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7. Configuring the Kernel
7.a. Installing the Sources
Choosing a Kernel
The core around which all distributions are built is the Linux kernel. It is the
layer between the user programs and your system hardware. Gentoo provides its
users several possible kernel sources. A full listing with description is
available at the Gentoo Kernel
For PPC64-based systems we have gentoo-sources
(kernel source patched for extra features).
Choose your kernel source and install it using emerge.
Code Listing 1.1: Installing a kernel source
# emerge gentoo-sources
When you take a look in /usr/src you should see a symlink called
linux pointing to your kernel source. In this case, the installed
kernel source points to gentoo-sources-3.4.9.
Your version may be different, so keep this in mind.
Code Listing 1.2: Viewing the kernel source symlink
# ls -l /usr/src/linux
lrwxrwxrwx 1 root root 12 Oct 13 11:04 /usr/src/linux -> linux-3.4.9
Now it is time to configure and compile your kernel source. There is the ability
to use genkernel which would create a generic kernel like the ones used
on the installation CDs, but it is not fully functional for PPC64 at the
Continue now with Manual Configuration.
7.b. Manual Configuration
Manually configuring a kernel is often seen as the most difficult procedure a
Linux user ever has to perform. Nothing is less true -- after configuring a
couple of kernels you don't even remember that it was difficult ;)
However, one thing is true: you must know your system when you
configuring a kernel manually. Most information can be gathered by emerging
pciutils (emerge pciutils) which contains lspci. You will now
be able to use lspci within the chrooted environment. You may safely
ignore any pcilib warnings (like pcilib: cannot open
/sys/bus/pci/devices) that lspci throws out. Alternatively, you can run
lspci from a non-chrooted environment. The results are the same.
You can also run lsmod to see what kernel modules the Installation CD
uses (it might provide you with a nice hint on what to enable).
Code Listing 2.1: Invoking menuconfig
# cd /usr/src/linux
# make menuconfig
You will be greeted with several configuration sections. We'll first list some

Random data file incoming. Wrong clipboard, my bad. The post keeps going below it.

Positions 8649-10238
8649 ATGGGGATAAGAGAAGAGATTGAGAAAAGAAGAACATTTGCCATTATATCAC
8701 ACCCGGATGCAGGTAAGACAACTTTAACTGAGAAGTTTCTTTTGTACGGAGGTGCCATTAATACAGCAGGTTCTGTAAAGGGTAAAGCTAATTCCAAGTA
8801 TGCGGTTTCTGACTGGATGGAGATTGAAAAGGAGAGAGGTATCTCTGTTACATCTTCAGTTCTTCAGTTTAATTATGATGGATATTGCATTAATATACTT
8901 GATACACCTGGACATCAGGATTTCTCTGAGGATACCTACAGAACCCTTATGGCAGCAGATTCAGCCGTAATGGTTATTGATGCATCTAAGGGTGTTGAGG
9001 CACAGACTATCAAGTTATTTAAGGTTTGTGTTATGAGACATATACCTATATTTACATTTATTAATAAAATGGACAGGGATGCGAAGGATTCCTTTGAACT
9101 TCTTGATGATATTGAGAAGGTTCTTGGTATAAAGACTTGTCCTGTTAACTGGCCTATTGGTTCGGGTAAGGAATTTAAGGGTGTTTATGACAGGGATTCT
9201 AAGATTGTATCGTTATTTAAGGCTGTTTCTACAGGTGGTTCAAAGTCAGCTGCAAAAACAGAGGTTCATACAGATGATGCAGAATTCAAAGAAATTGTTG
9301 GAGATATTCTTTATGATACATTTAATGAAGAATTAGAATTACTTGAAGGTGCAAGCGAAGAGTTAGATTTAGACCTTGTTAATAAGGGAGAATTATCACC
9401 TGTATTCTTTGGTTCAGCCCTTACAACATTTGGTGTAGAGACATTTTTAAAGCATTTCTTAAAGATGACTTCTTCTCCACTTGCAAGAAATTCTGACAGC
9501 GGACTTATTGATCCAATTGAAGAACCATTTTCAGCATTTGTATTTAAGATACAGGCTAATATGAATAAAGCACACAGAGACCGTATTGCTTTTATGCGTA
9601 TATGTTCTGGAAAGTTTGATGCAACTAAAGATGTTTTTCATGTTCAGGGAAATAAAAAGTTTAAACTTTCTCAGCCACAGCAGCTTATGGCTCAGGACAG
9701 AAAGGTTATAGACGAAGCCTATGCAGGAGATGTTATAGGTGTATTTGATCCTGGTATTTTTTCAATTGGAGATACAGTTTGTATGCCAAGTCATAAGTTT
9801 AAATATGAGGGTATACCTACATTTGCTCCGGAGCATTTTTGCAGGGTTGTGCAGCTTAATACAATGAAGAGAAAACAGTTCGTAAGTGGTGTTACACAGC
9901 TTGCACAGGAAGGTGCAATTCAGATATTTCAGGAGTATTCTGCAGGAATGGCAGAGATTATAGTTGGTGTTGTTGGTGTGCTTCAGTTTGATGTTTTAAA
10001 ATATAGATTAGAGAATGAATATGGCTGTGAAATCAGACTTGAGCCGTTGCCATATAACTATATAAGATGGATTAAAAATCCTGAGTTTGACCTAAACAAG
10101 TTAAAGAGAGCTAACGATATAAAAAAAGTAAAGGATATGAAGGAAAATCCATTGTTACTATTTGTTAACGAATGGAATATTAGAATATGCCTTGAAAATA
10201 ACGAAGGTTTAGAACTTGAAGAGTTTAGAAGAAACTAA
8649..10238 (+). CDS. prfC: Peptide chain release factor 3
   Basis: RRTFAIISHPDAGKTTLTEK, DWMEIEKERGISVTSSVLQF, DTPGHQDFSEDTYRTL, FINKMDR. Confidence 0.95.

options you must activate (otherwise Gentoo will not function, or not function
properly without additional tweaks). We also have a Gentoo
Kernel Configuration Guide on the Gentoo wiki that might help you further.
Activating Required Options
First go to File Systems and select support for the filesystems you use.
Don't compile the file system you use for the root filesystem as module,
otherwise your Gentoo system will not be able to mount your partition. Also
select Virtual memory, /proc file system and /dev/pts file
system for Unix98 PTYs:
Code Listing 2.2: Selecting necessary file systems
File systems --->
[*] Virtual memory file system support (former shm fs)
[*] /proc file system support
[*] /dev/pts file system for Unix98 PTYs
<*> Reiserfs support
<*> Ext3 journalling file system support
<*> JFS filesystem support
<*> Second extended fs support
<*> XFS filesystem support
You will find some of the mentioned options under Pseudo
filesystems which is a subpart of File systems.
If you are using PPPoE to connect to the Internet or you are using a
dial-up modem, you will need the following options in the kernel (you
will find the mentioned options under Networking support which is
a subpart of Device Drivers):
Code Listing 2.3: Selecting PPPoE necessary drivers
Network device support --->
<*> PPP (point-to-point protocol) support
<*> PPP support for async serial ports
<*> PPP support for sync tty ports
The two compression options won't harm but are not definitely needed, neither
does the PPP over Ethernet option, that might only be used by ppp
when configured to do kernel mode PPPoE.
If you require it, don't forget to include support in the kernel for your
Next select Maintain a devtmpfs file system to mount at /dev so that
critical device files are already available early in the boot process.
Code Listing 2.4: Enabling devtmpfs support
Device Drivers --->
Generic Driver Options --->
[*] Maintain a devtmpfs filesystem to mount at /dev
[ ] Automount devtmpfs at /dev, after the kernel mounted the rootfs
When you're done configuring your kernel, continue with Compiling and Installing.
Compiling and Installing
Now that your kernel is configured, it is time to compile and install it. Exit
the configuration and start the compilation process:
Code Listing 2.5: Compiling the kernel
(Apple/IBM) # make && make modules_install
When the kernel has finished compiling, copy the kernel image to
Code Listing 2.6: Installing the kernel
(Apple/IBM) # cp vmlinux /boot/kernel-3.4.9-gentoo
Now continue with Kernel Modules.
7.c. Kernel Modules
Configuring the Modules
You should list the modules you want automatically loaded in
/etc/conf.d/modules. You can add extra options to
the modules too if you want.
To view all available modules, run the following find command. Don't
forget to substitute "<kernel version>" with the version of the kernel you
Code Listing 3.1: Viewing all available modules
# find /lib/modules/<kernel version>/ -type f -iname '*.o' -or -iname '*.ko' | less
For instance, to automatically load the 3c59x.ko module (which is the
driver for a specific 3Com network card family), edit the
/etc/conf.d/modules file and enter the module name in it.
Code Listing 3.2: Editing /etc/conf.d/modules
# nano -w /etc/conf.d/modules
Continue the installation with Configuring your
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